The blog of Amon Warmann: Film journalist.

Film Review | Riddick

New-Movie-Riddick-2013-HD-Photo

★★★☆☆

13 years ago, David Twohy introduced us to ruthless anti-hero Richard B. Riddick in Pitch Black, spawning something of a cult following in the process, and birthing a star in action hero Vin Diesel. The simplicity of that film was substituted for its world-building sequel The Chronicles of Riddick, a disappointingly messy follow up that almost crippled the franchise. The filmmakers passion for the character has led to an unlikely third instalment – simply titled Riddick – and thankfully it has more in common with the first effort than it does the second, as we witness the franchise thankfully returning to its roots.

In what is a ballsy opening act, we begin with our titular protagonist badly wounded and left for dead on a sun-scorched planet. The first 20 minutes or so are spent watching Riddick acclimatise to his new surroundings as he fights for survival against vicious hyena-like predators, one of which he somehow quells and trains as a pet. He soon realises the only way off the planet is to activate an emergency beacon, thereby alerting mercenaries to his position. Whilst the first group of killers to arrive are merely searching for Riddick to claim their bounty, the second ship that lands is captained by a man whose hunt for the Furyan warrior is somewhat more personal.

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The straightforward narrative is very self-contained, with little by way of major plot advancement for the series as a whole. Instead Twohy has opted to link the film with the previous instalments, and though the interaction between Riddick and Matt Nable’s Captain is a well-developed sub-plot, the deeper connotations will be lost on viewers who haven’t seen Pitch Black. The same can be said for the brief reappearance of Karl Urban’s Vaako, who had a major part to play in Chronicles. It’s when the mercenaries arrive that Riddick – both character and film – are in their element.

In keeping with Riddick’s ruthless nature, the film is rated R – a point which the filmmakers were adamant on – and it makes for some great sequences. The best moments have been spoiled in the various trailers, but Riddick’s creative savagery delivers just enough gory, crowd-pleasing fare on display, including what might be the best cinematic kill this year. Invariably, those moments are accompanied by amusingly silly expletive-loaded dialogue to amplify Riddick’s exploits. Other script decisions however are ill-advised, with one bizarre homophobic exchange proving especially needless.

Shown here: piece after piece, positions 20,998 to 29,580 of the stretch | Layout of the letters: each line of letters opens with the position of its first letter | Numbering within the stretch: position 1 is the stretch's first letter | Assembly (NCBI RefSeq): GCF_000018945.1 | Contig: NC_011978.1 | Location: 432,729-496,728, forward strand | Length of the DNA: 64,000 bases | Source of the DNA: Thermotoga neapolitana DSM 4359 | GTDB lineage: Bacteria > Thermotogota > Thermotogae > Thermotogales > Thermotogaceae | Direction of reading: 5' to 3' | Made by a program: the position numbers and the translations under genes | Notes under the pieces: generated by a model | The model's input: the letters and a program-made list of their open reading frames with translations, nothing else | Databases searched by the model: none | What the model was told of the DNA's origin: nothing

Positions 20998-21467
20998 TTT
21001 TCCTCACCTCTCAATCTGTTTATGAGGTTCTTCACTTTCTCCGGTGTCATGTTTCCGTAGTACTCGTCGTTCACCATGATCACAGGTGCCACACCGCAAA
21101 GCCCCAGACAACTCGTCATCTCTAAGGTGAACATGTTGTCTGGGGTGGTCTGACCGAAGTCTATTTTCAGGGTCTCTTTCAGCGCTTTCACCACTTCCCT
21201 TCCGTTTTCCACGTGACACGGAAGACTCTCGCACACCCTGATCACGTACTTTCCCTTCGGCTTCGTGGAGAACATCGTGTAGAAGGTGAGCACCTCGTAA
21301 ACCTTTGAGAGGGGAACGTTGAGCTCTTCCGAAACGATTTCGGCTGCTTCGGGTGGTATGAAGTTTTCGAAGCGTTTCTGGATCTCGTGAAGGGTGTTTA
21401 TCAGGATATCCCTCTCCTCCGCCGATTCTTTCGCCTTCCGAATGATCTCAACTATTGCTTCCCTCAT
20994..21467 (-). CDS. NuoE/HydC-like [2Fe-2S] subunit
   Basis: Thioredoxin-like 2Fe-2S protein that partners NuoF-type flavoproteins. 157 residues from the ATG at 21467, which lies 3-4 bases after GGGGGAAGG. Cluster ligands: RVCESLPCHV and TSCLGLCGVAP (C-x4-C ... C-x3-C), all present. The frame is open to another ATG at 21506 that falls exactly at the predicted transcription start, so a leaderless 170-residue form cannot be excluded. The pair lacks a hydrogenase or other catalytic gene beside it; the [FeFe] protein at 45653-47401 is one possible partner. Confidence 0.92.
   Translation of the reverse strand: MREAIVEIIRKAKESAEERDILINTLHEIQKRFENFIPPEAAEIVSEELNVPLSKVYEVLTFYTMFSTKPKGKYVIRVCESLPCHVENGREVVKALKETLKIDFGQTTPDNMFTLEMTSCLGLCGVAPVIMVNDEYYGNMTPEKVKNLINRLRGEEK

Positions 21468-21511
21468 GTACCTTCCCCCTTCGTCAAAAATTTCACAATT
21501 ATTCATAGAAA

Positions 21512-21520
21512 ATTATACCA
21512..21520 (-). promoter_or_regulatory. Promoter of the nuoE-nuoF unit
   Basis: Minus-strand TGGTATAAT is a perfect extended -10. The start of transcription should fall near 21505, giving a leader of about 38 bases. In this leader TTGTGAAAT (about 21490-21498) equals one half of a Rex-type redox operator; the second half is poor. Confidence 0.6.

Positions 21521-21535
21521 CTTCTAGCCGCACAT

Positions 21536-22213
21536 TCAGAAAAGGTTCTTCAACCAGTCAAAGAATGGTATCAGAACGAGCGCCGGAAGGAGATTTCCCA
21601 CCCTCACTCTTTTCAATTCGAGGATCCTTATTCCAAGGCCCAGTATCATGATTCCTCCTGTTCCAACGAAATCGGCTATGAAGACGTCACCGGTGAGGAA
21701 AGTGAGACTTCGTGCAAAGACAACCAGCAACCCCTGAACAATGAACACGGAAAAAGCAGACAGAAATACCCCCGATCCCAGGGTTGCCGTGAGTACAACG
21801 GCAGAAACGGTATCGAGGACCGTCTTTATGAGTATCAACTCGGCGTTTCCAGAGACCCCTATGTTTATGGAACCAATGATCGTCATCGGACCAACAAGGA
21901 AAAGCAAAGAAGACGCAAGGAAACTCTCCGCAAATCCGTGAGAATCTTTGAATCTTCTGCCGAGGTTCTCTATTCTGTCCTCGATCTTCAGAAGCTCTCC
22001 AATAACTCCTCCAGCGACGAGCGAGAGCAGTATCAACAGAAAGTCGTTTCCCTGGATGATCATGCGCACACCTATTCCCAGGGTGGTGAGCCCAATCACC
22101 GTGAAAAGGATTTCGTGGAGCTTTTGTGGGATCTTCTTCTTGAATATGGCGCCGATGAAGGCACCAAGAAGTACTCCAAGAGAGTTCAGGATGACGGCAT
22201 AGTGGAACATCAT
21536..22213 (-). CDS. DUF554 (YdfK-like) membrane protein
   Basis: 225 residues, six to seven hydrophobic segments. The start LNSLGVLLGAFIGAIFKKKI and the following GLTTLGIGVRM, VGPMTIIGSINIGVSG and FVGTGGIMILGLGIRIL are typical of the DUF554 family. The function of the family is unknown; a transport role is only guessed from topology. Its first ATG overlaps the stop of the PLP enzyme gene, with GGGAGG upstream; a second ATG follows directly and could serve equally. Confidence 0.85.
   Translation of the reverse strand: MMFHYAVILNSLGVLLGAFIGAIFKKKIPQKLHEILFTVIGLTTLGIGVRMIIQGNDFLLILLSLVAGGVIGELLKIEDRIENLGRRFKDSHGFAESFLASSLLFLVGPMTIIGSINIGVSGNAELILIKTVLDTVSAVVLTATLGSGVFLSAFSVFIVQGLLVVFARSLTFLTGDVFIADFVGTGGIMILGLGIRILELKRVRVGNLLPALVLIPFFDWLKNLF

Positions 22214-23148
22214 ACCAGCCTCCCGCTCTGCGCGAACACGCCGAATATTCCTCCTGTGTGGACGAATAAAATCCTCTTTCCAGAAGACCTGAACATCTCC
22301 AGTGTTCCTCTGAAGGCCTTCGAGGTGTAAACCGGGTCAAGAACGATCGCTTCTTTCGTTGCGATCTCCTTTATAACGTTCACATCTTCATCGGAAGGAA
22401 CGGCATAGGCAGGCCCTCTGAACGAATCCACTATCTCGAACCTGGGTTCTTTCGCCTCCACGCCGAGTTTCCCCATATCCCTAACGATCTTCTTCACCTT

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Regardless, Vin Diesel’s skill-set is well-suited to the eponymous Riddick. Reprising his role for a third time, it’s a confident performance from the leading man. Katee Sackhoff is also good fun as the no-nonsense second in command Dahl, and her frequent sparring matches (both verbal and physical) with Jordi Mollà’s Santana deliver plenty humorous moments. However, there are far too many lazily written characters here, chief among them a rookie soldier who is also an evangelical Christian. Discounting the fact that those two traits don’t mix well, he could have easily been written out of the film and it would have had zero effect on the proceedings.

Pitch Black still represents the high point of the series, but Riddick is an entertaining and efficient sci-fi flick. It’s uncertain whether Vin Diesel’s anti-hero will get another big screen outing, but fans of the franchise can take some measure of satisfaction from this trilogy capper.

This review was originally published at Hey U Guys.

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